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Kline: Don’t mandate school diets

Congress held hearings today on nutrition in schools, where Rep. John Kline cautioned against federal food mandates.

WASHINGTON, D.C. — The battle lines have been drawn over childhood hunger and obesity and, once again, they seem to be entrenching around the scope of government intervention.

Rep. John Kline, during an Education and Labor Committee hearing on reauthorizing federal nutrition programs, warned against the long arm of the federal government stretching too far into school cafeterias. He urged that most decisions on school nutrition be made instead on a local level.

“I would caution as we prepare to renew and extend these (nutrition) programs that we not confuse support for a healthy school environment with federal mandates for what children and their families are allowed to eat,” Kline said. “One report from the Institute of Medicine concluded that radical changes might actually undermine participation in the school lunch program, saying ‘If schoolchildren are not satisfied with the taste of foods served in school meals, participation in school meal programs is likely to decrease.'”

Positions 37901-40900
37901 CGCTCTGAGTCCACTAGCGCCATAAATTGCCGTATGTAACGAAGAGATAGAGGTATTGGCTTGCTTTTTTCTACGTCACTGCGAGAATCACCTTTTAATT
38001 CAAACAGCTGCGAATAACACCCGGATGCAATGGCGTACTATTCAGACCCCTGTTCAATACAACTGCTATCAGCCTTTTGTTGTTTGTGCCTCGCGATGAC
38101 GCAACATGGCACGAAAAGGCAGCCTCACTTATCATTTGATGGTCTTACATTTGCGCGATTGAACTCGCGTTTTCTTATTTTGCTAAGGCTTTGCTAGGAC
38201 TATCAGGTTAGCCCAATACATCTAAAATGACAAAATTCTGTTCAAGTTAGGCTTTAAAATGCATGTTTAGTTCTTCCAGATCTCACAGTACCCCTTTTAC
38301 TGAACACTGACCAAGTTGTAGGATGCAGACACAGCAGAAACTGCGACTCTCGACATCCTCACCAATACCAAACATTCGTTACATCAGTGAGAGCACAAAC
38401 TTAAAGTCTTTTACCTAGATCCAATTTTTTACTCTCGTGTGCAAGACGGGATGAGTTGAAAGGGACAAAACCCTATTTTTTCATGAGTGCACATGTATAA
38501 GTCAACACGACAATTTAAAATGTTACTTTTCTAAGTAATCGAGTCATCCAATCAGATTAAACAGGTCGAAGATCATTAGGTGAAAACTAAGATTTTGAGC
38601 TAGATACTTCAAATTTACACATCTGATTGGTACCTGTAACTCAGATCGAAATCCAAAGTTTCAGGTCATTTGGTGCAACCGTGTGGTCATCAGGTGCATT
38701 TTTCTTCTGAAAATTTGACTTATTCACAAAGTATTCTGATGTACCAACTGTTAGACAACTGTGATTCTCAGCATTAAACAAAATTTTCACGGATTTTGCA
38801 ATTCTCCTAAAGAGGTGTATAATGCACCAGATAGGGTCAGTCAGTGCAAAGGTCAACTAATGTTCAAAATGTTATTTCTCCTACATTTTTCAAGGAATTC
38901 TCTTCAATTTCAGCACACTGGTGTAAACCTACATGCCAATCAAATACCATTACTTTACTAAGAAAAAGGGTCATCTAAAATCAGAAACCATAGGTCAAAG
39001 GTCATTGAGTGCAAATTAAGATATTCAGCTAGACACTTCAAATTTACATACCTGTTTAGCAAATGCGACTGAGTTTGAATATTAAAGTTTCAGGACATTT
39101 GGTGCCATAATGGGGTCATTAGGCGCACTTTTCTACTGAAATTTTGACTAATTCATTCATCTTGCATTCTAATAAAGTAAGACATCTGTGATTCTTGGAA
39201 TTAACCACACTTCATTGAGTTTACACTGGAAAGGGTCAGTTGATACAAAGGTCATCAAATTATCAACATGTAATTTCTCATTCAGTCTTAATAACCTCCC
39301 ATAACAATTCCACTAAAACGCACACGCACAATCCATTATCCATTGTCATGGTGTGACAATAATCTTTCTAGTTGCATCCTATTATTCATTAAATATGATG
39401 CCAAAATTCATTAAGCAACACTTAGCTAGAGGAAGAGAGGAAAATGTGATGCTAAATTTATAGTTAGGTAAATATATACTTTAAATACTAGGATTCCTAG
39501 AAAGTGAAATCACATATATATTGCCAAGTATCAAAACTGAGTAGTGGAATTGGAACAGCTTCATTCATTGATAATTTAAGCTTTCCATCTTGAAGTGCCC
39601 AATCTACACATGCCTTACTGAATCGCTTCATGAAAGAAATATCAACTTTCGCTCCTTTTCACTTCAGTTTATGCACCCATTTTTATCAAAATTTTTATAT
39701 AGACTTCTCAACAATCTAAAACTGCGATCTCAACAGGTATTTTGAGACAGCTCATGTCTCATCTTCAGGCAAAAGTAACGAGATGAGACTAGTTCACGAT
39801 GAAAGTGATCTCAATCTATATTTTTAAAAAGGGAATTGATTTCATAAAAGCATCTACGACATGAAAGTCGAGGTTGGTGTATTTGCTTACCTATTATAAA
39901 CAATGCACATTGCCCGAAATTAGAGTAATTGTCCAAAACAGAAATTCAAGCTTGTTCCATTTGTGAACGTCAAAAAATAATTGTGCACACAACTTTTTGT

Meanwhile, panel Chairman George Miller of California prepared his committee for a broad outreach effort, the stated goal of which is to “change the way children eat.”

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“Our work to reauthorize our child nutrition programs presents a great opportunity to change the way children eat, to expand their access to nutritious meals and to end the child hunger crisis in our country,” Miller said. “We must ensure that schools have the support they need to provide high-quality and safe meals so kids can make healthy choices. We must also ensure that all eligible children can actually access these programs by removing barriers families face when enrolling in the school meal programs, like confusing application forms.”

While today’s discussion centered around school meals, it’s worth noting that the reauthorization is much more broad, also including programs like WIC, the Special Nutrition Program for Women, Infants and Children.

Food seems to be a common topic in Washington this week though — on the minds of the White House press corps as reporters clogged the arteries of Monday’s White House press briefing with question after question on cholesterol and the president’s love of pie. A test over the weekend showed President Obama’s cholesterol was slightly high, an increase spokesman Robert Gibbs blamed it on his affinity for the delectable creations of White House pastry chefs.

Four words not mentioned during the briefing, according to a transcript provided by the White House: Iraq, Afghanistan, Haiti and Chile (the country, not the food).